• This post from Osborne Clarke’s Will Robertson, Mark Taylor and Tamara Quinn (Profiling and automated decision-making under GDPR) is a solid discussion of these important topics. “Profiling and automated decision-making (or ADM) are two areas of the GDPR that have caused a fair degree of confusion for businesses, often with perceived negativity and assumptions that the law significantly restricts most forms of computer-led analysis of data subjects and their activities. Not necessarily so. As per the general flavour of the GDPR, the law has undoubtedly tightened and places a greater burden and requirements on businesses wishing to carry out profiling or ADM activities. However, there’s still plenty of opportunity for those willing to understand the detail of the law, and more generally align their business models to the core themes of the GDPR.”


  • Here‘s a brief but interesting post about future improvements to legal search. How Much Better Can AI Make Legal Search?


  • From Baker Donelson’s Clinton Sanko: Legal Artificial Intelligence is Buzzing. Are You Ready? “This blog is focused on promoting responsible and knowledgeable adoption of legal AI.” This post is a somewhat skeptical review of current legal applications of AI. More to come.


  • Press releaseiManage Acquires Elegrity, Leader in Risk and Compliance Management. “Broadens capabilities in risk management to better protect law firms throughout the client and matter lifecycle.”


  • Here‘s a thought provoking post from Griffin Hamersky’s Ivy B. Grey: Innovation Is A Red Herring Without Cultural Change. “Though changing culture may be the toughest challenge law firms have ever faced, the potential rewards are enormous. No combination of automation, artificial intelligence, and firms from other sectors will be able to compete with the law firms that get this right.”


  • Legal AI Firm McCarthyFinch Goes to War in Law at TechCrunch Disrupt SF Battlefield. “McCarthyFinch showed off its AI-powered platform: a virtual lawyer that can be trained and plugged into any legal process, from financial compliance to contract automation. ‘Our AI platform learns up to 100 times faster than traditional AI, using far smaller data sets,’ said Nick Whitehouse, CEO and co-founder of McCarthyFinch. ‘Most importantly, its results are entirely explainable, defensible and trustworthy.'” Big claims! Press release here and coverage here.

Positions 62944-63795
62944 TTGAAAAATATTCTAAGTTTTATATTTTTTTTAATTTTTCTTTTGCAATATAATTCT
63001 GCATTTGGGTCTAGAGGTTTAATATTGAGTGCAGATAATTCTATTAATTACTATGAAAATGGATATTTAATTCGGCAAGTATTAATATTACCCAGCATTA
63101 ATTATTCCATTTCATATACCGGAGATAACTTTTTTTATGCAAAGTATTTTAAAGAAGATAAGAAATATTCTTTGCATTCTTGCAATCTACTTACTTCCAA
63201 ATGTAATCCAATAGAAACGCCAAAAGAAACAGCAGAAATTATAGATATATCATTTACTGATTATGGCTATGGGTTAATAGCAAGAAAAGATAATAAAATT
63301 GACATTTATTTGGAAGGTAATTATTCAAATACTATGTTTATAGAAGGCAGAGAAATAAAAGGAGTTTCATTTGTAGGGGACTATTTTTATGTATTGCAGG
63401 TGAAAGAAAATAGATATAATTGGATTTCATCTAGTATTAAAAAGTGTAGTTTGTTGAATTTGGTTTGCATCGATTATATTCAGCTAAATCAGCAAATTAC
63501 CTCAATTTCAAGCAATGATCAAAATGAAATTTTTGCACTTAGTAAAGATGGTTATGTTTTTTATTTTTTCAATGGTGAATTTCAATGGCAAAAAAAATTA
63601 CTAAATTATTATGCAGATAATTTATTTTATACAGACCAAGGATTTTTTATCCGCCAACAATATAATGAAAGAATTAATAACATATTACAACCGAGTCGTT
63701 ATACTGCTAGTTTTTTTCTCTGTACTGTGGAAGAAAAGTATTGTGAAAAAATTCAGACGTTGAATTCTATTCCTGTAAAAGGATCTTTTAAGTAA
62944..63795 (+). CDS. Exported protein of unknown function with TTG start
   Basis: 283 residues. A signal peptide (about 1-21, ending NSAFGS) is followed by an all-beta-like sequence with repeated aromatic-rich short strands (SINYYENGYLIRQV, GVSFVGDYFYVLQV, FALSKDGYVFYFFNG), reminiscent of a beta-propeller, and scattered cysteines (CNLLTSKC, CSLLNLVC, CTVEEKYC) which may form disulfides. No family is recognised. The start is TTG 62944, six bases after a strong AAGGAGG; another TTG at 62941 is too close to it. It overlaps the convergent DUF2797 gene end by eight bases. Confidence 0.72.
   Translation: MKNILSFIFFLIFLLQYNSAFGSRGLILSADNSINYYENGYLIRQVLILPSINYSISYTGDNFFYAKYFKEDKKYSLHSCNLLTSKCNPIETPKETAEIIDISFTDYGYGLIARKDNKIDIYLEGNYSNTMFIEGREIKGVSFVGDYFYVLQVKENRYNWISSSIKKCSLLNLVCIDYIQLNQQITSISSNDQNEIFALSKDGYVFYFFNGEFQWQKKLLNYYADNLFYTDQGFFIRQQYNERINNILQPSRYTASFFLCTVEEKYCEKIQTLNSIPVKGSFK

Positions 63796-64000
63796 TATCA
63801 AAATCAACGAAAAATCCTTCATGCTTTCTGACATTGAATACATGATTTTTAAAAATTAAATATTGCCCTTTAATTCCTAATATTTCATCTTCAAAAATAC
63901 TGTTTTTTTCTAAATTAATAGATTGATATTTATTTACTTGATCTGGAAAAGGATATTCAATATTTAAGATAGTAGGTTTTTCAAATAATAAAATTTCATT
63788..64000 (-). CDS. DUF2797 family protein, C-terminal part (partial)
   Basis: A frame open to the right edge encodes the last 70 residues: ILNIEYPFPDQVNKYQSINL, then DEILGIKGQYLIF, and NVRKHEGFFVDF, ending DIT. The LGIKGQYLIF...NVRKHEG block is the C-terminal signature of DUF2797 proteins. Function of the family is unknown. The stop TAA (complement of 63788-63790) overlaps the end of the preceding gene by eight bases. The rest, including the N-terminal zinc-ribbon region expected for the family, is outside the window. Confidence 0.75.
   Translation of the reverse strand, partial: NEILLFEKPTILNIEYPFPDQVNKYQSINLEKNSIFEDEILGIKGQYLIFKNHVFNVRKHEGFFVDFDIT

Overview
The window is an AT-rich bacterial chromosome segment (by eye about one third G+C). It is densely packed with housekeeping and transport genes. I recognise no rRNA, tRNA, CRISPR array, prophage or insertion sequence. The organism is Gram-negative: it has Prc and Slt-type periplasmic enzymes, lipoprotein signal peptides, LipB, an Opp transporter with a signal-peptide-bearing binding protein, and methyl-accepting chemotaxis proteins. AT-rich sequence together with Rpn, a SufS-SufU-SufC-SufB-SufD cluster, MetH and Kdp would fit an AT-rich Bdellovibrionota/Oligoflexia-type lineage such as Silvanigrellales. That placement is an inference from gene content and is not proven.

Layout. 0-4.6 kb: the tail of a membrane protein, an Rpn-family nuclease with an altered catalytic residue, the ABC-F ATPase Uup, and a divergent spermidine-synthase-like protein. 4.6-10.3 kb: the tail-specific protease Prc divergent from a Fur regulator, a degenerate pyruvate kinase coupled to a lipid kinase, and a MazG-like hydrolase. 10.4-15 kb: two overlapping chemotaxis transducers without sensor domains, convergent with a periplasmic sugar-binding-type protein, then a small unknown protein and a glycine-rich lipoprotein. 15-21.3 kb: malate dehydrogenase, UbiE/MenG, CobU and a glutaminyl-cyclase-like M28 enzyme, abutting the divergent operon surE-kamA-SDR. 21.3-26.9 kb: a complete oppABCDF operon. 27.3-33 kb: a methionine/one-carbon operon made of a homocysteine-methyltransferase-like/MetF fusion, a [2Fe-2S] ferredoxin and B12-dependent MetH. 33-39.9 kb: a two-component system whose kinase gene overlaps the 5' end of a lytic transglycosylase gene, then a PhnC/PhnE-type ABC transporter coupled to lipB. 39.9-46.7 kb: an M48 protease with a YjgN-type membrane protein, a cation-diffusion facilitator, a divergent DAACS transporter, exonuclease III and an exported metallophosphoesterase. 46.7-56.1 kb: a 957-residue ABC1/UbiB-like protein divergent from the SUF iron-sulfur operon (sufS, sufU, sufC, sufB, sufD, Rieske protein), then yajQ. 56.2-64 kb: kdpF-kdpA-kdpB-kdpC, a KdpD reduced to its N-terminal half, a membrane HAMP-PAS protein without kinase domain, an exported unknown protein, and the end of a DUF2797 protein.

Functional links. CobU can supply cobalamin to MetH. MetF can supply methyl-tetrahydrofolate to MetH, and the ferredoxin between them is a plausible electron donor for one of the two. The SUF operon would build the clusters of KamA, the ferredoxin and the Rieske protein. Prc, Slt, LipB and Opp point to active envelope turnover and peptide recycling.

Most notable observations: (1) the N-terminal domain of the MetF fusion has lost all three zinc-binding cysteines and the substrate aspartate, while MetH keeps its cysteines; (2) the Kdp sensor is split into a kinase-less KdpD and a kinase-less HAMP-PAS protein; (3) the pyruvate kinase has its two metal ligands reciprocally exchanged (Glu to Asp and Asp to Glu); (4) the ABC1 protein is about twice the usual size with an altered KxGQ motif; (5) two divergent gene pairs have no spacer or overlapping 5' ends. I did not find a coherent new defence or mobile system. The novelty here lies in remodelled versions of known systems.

• Legal Tech: Key Takeaways from a Unique Secondment from Aird & Berlis LLP to Diligen, a Legal Tech Company. No big surprises, but an interesting read. “There’s been a big divide historically between lawyers and non-lawyers (the term that, thankfully, is beginning to be replaced by “other professionals”), but this separation is breaking down as the legal profession begins to better understand that other professionals bring so much value to the table.”


  • Excellent points made here by Jean O’Grady: AI in Legal Research – Does Casetext’s “Document As Query” Search Improve Efficiency and Results? “While some of the conclusions may be valid  – I have a recoil reflex when I smell ‘the fog of hype” which sadly hovers around so many discussions of legal AI.”


  • Here’s one last post regarding ILTACON 2018, a review of the conference’s stories of success and failure from Tessa Ramanlal, solicitor at Herbert Smith Freehills and co-founder of ANIKA. “For a conference firmly rooted in AI, blockchain and all things legal tech, I was surprised that the focus of ILTACon 2018 was predominantly human. Human successes, human failures, and human communities in this evolving world of legal tech.”


  • From SKW Schwarz, Artificial Intelligence: operational blessing, employment law curse? discusses the implications of the German government’s recent definition of “cornerstones for an artificial intelligence strategy.” “There are, however, several areas of employment law where the use of artificial intelligence affects the response to typical disputes in a way that is different from the past.”


  • From Artificial Lawyer:

– Irish Firm McCann Launches New Neota Logic Compliance App. Story here.

Minority Report’ AI System, Intraspexion, Boosts ‘Pre-Crime’ Tech with dtSearch. Story here.


  • This post from Covington’s Jadzia Pierce is largely a teaser for an upcoming webinar. “…an equally important reason for utilizing AI may stem not from these practical considerations, but rather from the ABA Model Rules: in a comment to the Duty of Competence under Rule 1.1, lawyers are required to “keep abreast of changes in the law and its practice, including the benefits and risks associated with relevant technology.” (emphasis added).”


  • “The (US) military’s research arm said Friday it will invest up to $2 billion over the next five years toward new programs advancing artificial intelligence, stepping up both a technological arms race with China and an ideological clash with Silicon Valley over the future of powerful machines.” Details here.